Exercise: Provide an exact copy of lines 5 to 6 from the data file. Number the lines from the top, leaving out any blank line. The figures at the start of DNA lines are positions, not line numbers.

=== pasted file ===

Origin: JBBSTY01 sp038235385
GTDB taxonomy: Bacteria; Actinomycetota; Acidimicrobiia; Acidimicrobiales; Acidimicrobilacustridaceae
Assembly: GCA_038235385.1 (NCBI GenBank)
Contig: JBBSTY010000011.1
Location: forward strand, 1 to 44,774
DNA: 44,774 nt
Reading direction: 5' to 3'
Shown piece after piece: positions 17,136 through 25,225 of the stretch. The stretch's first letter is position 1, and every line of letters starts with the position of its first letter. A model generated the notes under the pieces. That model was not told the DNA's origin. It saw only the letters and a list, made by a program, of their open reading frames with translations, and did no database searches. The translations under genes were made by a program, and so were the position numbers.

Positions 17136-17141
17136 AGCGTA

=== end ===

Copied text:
Location: forward strand, 1 to 44,774
DNA: 44,774 nt